I assess patients in their homes, many of them diabetics, so I have the luxury of more time than most clinicians in clinic or office practices. Often I will ask diabetic patients to demonstrate the technique they use to obtain a blood sample (without actually pricking the finger), particularly if the patient has not been checking it regularly.

I have found that many patients have devolved over time into using poor technique, pricking the sensitive pads of their fingers and using the deepest lancet setting on their device.

I review technique with them, demonstrating where to stick the finger and demonstrating how to rotate the fingers and hands. I also show them how to adjust the depth of the lancet, press firmly with the lancet device and “milk” the finger to get a drop of blood if it does not immediately appear.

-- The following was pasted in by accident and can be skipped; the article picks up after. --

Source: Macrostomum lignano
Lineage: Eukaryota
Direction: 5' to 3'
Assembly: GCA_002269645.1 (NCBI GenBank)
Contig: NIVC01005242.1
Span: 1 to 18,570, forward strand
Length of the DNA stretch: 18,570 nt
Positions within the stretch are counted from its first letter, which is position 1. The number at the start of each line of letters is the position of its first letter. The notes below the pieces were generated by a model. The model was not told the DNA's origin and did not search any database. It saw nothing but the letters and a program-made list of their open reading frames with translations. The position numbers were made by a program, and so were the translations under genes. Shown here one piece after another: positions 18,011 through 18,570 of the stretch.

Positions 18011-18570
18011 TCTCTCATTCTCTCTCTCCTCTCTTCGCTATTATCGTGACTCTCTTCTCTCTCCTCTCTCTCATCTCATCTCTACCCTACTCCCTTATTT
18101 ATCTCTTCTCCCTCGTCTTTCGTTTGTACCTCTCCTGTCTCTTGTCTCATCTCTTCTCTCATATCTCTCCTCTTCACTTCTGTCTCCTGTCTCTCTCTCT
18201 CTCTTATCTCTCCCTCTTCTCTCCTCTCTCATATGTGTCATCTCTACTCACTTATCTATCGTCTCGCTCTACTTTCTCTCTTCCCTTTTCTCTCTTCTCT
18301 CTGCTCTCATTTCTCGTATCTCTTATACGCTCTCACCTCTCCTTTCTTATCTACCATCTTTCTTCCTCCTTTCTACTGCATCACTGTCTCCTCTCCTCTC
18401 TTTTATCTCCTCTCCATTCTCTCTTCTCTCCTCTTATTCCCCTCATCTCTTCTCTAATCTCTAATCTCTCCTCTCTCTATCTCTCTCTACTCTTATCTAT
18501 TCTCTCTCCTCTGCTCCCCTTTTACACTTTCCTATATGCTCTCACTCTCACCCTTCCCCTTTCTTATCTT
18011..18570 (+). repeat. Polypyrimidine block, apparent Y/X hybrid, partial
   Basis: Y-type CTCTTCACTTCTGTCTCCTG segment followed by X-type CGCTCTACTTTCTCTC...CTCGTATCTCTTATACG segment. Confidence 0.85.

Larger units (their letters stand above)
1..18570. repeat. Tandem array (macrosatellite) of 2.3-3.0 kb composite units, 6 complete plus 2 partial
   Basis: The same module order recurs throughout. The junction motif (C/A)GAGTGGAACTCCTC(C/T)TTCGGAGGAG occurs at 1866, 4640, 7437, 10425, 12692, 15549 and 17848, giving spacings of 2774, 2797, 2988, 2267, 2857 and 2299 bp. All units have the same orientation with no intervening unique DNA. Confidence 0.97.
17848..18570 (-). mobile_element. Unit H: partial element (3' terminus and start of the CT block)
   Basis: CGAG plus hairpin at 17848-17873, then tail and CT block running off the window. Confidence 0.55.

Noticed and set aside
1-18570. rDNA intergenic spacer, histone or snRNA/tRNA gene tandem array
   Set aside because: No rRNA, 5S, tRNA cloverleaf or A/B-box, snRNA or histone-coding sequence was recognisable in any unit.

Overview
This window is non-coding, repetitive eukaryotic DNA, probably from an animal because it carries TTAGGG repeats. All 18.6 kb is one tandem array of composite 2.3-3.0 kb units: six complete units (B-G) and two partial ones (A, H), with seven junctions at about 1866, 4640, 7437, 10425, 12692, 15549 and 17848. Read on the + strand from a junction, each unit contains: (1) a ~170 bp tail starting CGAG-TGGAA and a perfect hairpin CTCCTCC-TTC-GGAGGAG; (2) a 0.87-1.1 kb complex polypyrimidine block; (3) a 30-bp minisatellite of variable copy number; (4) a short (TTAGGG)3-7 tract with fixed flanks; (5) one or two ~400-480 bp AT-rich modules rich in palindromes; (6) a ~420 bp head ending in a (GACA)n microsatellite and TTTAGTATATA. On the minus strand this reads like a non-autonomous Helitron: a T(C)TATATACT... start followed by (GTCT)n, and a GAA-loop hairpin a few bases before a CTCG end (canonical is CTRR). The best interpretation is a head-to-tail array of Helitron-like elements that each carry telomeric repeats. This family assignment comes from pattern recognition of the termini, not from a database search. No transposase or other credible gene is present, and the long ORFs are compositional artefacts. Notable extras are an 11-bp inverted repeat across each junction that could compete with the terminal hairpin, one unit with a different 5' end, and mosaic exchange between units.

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Many patients do not realize that modern glucose meters require only very small amounts of blood. Advising them to move away from the most sensitive part of the finger and press firmly with the lancet device can help them achieve painless blood glucose monitoring. — Susan Anthony, FNP, Lubbock, Texas

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